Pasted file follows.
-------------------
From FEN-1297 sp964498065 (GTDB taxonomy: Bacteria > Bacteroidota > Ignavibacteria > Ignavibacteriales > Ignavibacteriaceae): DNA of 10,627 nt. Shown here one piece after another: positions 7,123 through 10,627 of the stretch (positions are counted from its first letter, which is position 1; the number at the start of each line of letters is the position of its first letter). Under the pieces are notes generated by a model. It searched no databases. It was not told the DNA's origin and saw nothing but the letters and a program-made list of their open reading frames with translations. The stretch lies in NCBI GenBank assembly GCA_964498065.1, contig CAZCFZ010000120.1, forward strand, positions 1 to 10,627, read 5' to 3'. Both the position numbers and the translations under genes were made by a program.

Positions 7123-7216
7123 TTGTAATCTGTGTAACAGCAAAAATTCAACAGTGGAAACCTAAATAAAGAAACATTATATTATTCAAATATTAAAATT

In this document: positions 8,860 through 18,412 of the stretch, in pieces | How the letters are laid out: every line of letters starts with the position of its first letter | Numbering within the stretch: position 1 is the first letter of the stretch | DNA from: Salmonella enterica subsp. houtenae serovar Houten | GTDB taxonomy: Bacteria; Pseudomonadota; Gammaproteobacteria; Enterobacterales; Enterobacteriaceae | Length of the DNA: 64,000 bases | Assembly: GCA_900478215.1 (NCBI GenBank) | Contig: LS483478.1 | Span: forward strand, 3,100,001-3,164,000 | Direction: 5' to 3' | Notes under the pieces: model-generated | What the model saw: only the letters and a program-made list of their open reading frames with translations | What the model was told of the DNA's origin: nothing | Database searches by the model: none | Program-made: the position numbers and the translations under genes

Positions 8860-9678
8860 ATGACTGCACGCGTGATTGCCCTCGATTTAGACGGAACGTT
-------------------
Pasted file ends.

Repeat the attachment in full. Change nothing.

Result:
From FEN-1297 sp964498065 (GTDB taxonomy: Bacteria > Bacteroidota > Ignavibacteria > Ignavibacteriales > Ignavibacteriaceae): DNA of 10,627 nt. Shown here one piece after another: positions 7,123 through 10,627 of the stretch (positions are counted from its first letter, which is position 1; the number at the start of each line of letters is the position of its first letter). Under the pieces are notes generated by a model. It searched no databases. It was not told the DNA's origin and saw nothing but the letters and a program-made list of their open reading frames with translations. The stretch lies in NCBI GenBank assembly GCA_964498065.1, contig CAZCFZ010000120.1, forward strand, positions 1 to 10,627, read 5' to 3'. Both the position numbers and the translations under genes were made by a program.

Positions 7123-7216
7123 TTGTAATCTGTGTAACAGCAAAAATTCAACAGTGGAAACCTAAATAAAGAAACATTATATTATTCAAATATTAAAATT

In this document: positions 8,860 through 18,412 of the stretch, in pieces | How the letters are laid out: every line of letters starts with the position of its first letter | Numbering within the stretch: position 1 is the first letter of the stretch | DNA from: Salmonella enterica subsp. houtenae serovar Houten | GTDB taxonomy: Bacteria; Pseudomonadota; Gammaproteobacteria; Enterobacterales; Enterobacteriaceae | Length of the DNA: 64,000 bases | Assembly: GCA_900478215.1 (NCBI GenBank) | Contig: LS483478.1 | Span: forward strand, 3,100,001-3,164,000 | Direction: 5' to 3' | Notes under the pieces: model-generated | What the model saw: only the letters and a program-made list of their open reading frames with translations | What the model was told of the DNA's origin: nothing | Database searches by the model: none | Program-made: the position numbers and the translations under genes

Positions 8860-9678
8860 ATGACTGCACGCGTGATTGCCCTCGATTTAGACGGAACGTT